Green’s Dictionary of Slang

behind prep.

1. [1930s+] (orig. US) involved with, concerned about, believing in.

2. [1950s+] (US black) as a result of, as a consequence of, in reference to.

3. [1960s+] (orig. US) in full understanding of.

4. [1970s] (orig. US) excited by, obsessed with.

In phrases

get behind (v.) [the image of putting one’s weight behind]

1. [late 19C] (US) to start smoking or drinking.

2. [1900s; 1960s+] to make a commitment to an idea, a job, a person etc.

3. [1970s+] (also groove behind) to understand, to enjoy, to appreciate [groove v. (2)].

SE in slang uses

In phrases

behind a dime (adv.) [SAmE dime, the tiny ten-cent coin; i.e. there is no way such a person can ‘hide’]

[1980s+] (US) to any extent, under any circumstances; usu. in phr. I wouldn’t trust (someone) behind a dime.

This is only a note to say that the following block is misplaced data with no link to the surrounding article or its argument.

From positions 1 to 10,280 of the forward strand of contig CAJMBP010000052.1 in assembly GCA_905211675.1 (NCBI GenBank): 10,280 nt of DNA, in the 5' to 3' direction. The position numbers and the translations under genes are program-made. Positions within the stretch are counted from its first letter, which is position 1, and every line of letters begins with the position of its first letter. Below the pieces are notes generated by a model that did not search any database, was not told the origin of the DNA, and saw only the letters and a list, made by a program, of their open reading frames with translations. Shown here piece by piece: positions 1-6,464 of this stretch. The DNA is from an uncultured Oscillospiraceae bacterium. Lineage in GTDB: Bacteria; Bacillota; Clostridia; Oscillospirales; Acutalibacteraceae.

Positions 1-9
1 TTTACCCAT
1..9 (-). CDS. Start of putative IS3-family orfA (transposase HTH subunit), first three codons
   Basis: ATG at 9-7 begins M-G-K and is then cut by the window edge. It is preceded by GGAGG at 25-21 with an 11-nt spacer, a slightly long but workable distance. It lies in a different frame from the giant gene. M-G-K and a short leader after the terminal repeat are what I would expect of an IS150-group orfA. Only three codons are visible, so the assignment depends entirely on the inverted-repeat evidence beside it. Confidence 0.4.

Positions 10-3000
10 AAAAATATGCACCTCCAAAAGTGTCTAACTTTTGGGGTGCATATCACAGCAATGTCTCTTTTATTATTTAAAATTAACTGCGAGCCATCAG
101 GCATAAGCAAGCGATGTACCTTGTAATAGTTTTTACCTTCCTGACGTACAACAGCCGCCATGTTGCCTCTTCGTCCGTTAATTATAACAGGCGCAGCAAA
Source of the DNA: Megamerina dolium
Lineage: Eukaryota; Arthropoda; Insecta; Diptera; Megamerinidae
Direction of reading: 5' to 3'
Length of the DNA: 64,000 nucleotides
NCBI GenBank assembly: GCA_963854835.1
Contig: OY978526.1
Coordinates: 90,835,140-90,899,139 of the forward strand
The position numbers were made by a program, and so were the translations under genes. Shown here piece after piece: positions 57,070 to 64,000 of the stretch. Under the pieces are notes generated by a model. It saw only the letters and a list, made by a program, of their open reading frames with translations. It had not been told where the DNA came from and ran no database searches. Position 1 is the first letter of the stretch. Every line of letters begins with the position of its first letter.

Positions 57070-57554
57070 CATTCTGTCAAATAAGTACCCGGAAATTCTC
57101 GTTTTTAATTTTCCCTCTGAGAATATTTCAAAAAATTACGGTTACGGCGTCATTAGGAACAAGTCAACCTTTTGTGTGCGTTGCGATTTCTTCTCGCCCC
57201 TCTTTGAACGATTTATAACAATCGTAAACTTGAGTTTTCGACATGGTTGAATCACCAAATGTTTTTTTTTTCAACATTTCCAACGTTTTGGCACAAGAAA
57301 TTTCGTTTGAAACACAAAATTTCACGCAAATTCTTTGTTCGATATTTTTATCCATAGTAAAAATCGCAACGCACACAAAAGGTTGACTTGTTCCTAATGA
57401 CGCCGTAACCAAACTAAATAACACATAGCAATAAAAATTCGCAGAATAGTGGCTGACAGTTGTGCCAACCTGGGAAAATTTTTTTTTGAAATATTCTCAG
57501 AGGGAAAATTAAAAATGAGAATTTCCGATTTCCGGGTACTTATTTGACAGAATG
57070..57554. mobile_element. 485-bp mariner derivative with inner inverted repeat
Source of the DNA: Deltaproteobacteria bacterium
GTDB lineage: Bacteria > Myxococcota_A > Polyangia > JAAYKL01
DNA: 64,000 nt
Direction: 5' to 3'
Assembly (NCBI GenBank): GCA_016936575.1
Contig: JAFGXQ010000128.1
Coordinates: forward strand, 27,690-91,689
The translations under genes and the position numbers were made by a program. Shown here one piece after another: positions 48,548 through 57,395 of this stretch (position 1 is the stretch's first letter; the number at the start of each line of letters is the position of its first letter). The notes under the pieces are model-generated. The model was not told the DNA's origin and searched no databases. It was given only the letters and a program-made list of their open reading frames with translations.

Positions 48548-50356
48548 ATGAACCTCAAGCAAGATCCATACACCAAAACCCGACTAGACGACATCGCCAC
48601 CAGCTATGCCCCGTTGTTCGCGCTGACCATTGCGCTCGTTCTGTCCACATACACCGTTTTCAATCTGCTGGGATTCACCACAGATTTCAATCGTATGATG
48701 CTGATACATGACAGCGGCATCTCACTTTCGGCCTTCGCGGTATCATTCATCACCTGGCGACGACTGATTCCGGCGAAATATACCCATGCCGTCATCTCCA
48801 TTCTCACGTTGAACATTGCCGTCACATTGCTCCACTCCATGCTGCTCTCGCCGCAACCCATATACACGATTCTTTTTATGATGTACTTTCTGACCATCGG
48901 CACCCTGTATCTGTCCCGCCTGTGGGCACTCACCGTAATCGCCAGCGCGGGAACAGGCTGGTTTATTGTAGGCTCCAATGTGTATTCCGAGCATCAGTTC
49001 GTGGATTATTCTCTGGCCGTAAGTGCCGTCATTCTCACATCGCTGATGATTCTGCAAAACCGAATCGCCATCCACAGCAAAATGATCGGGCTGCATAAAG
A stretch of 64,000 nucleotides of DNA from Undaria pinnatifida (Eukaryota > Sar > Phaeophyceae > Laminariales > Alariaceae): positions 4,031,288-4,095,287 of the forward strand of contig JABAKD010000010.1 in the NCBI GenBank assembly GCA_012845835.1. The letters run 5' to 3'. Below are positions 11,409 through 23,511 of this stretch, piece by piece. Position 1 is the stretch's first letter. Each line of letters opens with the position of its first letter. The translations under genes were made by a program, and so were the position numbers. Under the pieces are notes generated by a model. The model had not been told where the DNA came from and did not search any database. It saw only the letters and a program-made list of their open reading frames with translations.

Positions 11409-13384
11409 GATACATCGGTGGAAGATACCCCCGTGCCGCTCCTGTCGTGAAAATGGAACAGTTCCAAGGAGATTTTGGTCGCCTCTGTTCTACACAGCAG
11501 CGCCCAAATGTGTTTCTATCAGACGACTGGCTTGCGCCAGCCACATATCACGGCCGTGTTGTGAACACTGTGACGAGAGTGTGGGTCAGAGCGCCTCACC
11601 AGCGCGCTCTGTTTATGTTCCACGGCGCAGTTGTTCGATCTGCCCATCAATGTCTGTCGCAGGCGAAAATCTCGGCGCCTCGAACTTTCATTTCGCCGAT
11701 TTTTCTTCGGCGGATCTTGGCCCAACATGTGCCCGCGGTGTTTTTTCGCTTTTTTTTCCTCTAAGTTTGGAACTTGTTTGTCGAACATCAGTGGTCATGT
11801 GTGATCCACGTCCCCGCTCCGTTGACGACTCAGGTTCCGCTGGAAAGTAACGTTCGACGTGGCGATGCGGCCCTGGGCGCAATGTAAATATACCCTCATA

behind one’s door (also behind the door)

[1950s+] (UK prison) locked up in solitary confinement; also as an order, behind your doors! get into your cell!

behind oneself (adj.) [SE behind, backward]

[late 19C] out of date, out of fashion, not up with the latest situation.

behind someone like a slave-driver (adj.) (also behind someone like a tak-tak) [the tak-tak or acoushi ant, a fierce pest]

[20C+] (W.I.) begging, harassing, pressurizing.

behind the parade (adj.)

[1920s+] (orig. US black) old-fashioned, passé.

behind the ramp [the ramp implies some form of desk]

[1980s] a phr. describing anyone in authority, esp. a police officer or prison warder.

behind the scale (n.) [drugs are bought in bulk then weighed out in smaller measures for sale; the image is of a small shopkeeper behind the counter]

[1980s+] (US black) a drug seller’s place of business, thus the weighing and selling of the drug.

behind the walls (adv.) (also inside the walls)

[20C+] (US Und.) in prison.

go behind something (v.)

[1940s] (US black) to argue with something, to contradict the facts.